Congratulations to Francesca Alfano, a teacher/librarian in Hamilton, who has won a copy of Forget Me Not: Canadian Stories of Workplace Tragedy from the Families’ Perspective. Francesca won the book by re-tweeting a link to my earlier post about the book.
Threads of Life asked me to keep one copy of Forget Me Not and give one away (hence the contest). When the book arrived in the mail, I opened it to a random page and saw the story of Josh Tullett. He survived his workplace injury, slicing off three of his fingers with a table saw when he was 18, but six years later he’s in recovery from an addiction to OxyContin – a prescribed painkiller that Josh stopped taking as prescribed, eventually snorting it like cocaine.
“It got to the point where, if I didn’t do a line the moment I woke up, I couldn’t function. I couldn’t get out of bed… I had to have OxyContin every single day just to function,” reads the story on page 60.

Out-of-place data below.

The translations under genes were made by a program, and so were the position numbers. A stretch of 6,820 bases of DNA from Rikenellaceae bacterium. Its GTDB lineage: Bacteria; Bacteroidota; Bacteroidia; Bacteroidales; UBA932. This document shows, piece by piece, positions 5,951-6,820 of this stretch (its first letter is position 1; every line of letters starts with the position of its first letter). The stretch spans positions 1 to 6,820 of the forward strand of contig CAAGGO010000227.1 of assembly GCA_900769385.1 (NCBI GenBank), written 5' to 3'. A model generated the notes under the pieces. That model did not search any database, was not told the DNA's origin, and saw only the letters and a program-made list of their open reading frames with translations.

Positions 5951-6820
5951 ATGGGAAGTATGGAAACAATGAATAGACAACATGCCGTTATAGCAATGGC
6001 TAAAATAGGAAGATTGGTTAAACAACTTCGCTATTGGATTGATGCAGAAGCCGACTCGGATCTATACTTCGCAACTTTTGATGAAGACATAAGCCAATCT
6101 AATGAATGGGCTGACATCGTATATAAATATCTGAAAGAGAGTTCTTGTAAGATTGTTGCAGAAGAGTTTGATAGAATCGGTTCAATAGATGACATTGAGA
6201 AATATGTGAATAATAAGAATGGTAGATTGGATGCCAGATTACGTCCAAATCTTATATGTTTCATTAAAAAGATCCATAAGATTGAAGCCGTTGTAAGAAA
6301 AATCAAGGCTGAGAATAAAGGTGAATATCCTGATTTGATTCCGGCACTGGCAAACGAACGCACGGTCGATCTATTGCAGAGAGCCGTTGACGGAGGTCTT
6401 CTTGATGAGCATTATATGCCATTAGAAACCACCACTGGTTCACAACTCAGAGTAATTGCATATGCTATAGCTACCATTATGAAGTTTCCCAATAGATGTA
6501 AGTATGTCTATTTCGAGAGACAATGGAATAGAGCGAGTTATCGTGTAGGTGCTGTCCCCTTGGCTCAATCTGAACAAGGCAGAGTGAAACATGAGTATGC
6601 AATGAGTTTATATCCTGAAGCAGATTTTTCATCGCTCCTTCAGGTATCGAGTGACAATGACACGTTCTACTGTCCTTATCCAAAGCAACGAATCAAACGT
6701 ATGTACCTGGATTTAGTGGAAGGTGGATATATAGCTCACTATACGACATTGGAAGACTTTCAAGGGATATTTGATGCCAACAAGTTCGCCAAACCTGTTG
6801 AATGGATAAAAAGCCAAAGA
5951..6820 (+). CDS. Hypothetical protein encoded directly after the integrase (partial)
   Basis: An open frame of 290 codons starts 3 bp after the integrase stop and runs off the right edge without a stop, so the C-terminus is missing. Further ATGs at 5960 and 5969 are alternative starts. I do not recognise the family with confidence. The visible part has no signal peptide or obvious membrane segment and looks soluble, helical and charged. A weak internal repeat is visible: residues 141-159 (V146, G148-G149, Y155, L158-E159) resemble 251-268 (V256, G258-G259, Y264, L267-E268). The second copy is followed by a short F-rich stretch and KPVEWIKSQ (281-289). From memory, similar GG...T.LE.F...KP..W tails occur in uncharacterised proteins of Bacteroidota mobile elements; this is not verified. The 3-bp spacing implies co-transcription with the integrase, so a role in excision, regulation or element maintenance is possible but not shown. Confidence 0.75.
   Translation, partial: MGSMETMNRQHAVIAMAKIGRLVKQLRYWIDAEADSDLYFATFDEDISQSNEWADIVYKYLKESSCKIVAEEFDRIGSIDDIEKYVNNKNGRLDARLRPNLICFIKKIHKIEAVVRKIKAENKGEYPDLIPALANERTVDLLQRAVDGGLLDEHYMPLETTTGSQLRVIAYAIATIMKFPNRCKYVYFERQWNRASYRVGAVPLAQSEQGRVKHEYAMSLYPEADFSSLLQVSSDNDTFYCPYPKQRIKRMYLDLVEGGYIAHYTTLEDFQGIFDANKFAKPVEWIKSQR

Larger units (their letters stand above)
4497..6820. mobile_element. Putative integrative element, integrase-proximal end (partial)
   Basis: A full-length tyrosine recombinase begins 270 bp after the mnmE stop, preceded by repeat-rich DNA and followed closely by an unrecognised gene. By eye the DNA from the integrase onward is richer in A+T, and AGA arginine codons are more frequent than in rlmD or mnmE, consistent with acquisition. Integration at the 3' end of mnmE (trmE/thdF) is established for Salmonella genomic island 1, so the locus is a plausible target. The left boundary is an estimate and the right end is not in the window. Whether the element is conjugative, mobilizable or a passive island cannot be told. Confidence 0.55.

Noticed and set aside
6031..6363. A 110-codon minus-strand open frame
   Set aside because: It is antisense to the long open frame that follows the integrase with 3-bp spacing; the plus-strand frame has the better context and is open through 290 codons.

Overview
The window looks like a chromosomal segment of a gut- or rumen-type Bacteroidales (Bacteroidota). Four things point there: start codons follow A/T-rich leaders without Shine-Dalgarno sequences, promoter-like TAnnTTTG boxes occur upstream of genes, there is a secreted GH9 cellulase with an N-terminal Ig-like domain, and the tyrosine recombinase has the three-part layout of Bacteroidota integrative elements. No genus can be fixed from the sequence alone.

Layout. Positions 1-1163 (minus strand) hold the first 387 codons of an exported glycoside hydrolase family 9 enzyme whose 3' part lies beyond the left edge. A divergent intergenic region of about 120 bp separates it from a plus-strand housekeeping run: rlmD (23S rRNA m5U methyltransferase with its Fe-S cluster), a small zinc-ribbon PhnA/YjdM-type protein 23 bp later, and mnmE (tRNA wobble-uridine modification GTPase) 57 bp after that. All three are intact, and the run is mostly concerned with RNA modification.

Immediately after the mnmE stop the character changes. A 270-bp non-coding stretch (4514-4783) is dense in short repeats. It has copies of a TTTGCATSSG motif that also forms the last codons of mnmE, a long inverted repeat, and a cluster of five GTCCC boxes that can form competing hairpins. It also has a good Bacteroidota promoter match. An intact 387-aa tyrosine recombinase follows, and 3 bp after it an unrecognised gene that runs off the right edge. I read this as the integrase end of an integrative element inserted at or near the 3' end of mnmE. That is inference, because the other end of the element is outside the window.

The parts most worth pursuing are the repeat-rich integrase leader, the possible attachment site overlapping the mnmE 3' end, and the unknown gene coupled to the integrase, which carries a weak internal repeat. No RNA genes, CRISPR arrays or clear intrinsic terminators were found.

After six years, on and off, he managed to clean up from his habit eight months ago. At publication, he was working again, and living clean and sober.
Families share lessons learned
Twenty-one families told their stories and described their emotions in the book. The book’s back cover calls it “a first-ever glimpse into the overturned lives of families following a workplace tragedy…a timely dinner conversation for parents and children…a companion piece for workplace health and safety orientation for young and new workers….”
I look forward to reading this important memorial and sharing more of its stories with you on this blog.